When Sen. Marv Hagedorn, R-Meridian, was transitioning from military duty to civilian life, he saw a slideshow that listed veterans benefits in all 50 states. The list for Idaho stood out.
"There was nothing there," Hagedorn said. "There were no benefits listed for idaho."
That was 1994. Since then, the civilian landscape for veterans has gotten better, Hagedorn said. But there's still a lot to be done. Hagedorn, who served in the Navy for 20 years, is one of a handful of sponsors on veterans-focused bills this session. The idea, Hagedorn said, is to reward veterans for their service and attract experienced workers to the state.
Numbers on veteran unemployment vary, but according to a Feb. 1 article by Stars and Stripes, the veteran unemployment rate rose to 7.6 percent in January.
That's something Gov. C.L. "Butch" Otter wants to change. On Thursday, his communications director Mark Warbis presented a bill to the House Revenue and Taxation Committee that would, among other things, give a $1,000 tax credit to employers who add a new position on the payroll and fill that position with a veteran.
The legislation was the governor's idea, Warbis said.
"I think that the governor has been keenly aware of the problem and the concerns of veterans getting employment, which is why he talked about it in the state of the state," said Jon Hanian, Otter's press secretary. "He called it a national disgrace."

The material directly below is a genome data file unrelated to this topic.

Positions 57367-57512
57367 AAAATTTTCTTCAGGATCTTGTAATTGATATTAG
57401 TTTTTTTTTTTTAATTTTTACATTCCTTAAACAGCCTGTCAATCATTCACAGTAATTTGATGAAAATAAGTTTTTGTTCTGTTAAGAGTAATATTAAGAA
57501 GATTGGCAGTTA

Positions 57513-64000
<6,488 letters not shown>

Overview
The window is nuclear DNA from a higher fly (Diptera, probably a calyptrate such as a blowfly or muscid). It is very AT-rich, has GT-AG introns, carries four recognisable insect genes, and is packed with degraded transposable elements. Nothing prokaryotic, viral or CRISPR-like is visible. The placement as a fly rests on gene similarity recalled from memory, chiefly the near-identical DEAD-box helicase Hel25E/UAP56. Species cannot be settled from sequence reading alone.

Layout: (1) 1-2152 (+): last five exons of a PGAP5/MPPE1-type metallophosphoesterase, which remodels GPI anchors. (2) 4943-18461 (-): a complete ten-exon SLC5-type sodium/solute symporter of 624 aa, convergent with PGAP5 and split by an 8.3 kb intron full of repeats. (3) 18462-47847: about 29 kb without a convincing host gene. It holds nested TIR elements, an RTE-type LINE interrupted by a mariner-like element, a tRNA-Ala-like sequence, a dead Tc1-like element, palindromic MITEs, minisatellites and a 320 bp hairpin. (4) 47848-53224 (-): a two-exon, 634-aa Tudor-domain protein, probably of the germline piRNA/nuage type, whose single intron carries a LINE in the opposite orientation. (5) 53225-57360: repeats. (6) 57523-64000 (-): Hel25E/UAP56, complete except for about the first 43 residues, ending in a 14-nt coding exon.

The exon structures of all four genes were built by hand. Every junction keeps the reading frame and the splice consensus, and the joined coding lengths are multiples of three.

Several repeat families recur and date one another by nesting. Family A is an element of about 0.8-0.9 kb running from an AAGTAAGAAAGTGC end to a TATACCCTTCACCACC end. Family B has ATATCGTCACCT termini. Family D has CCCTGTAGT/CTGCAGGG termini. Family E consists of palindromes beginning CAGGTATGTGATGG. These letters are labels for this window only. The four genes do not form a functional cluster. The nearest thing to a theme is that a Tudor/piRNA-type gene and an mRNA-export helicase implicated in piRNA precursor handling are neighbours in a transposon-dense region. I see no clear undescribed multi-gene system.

It's not the only veteran employment bill the Legislature will consider this session. Sen. Branden Durst, D-Boise, introduced a bill last week to allow state agencies to skip the competitive hiring process if a qualified disabled veteran applied for the job. He has another bill ready to go that would expedite the process for applying for occupational licenses for active duty military or their spouses.
"I live in a district with a pretty significant military presence," Durst said.
Hagedorn said employment is important to address, but not the only issue facing veterans. Mental health also needs to be considered, Hagedorn said. Last year, he helped pass legislation to set up a suicide hotline in Idaho, largely because of the high rate of suicide among veterans in the United States.
This year, he's working with the Department of Health and Welfare on behavioral health services. If passed, Senate Bill 1023 would help set up transitional support networks in communities for veterans readjusting to life in society. The community support networks would also help others transitioning to public life, like those leaving the prison system.
"We want to try and have those support networks in communities," Hagedorn said. "Veterans struggle coming out of a very structured environment into a very unstructured public sector social environment. So when we come home, we're used to being told what color of socks to wear every day.
"We have to get used to making those simple decisions and get comfortable with the thought that it's OK for us to make those decisions and get confident in the fact that we make good decisions."
Copyright 2013 - The Times-News, Twin Falls, Idaho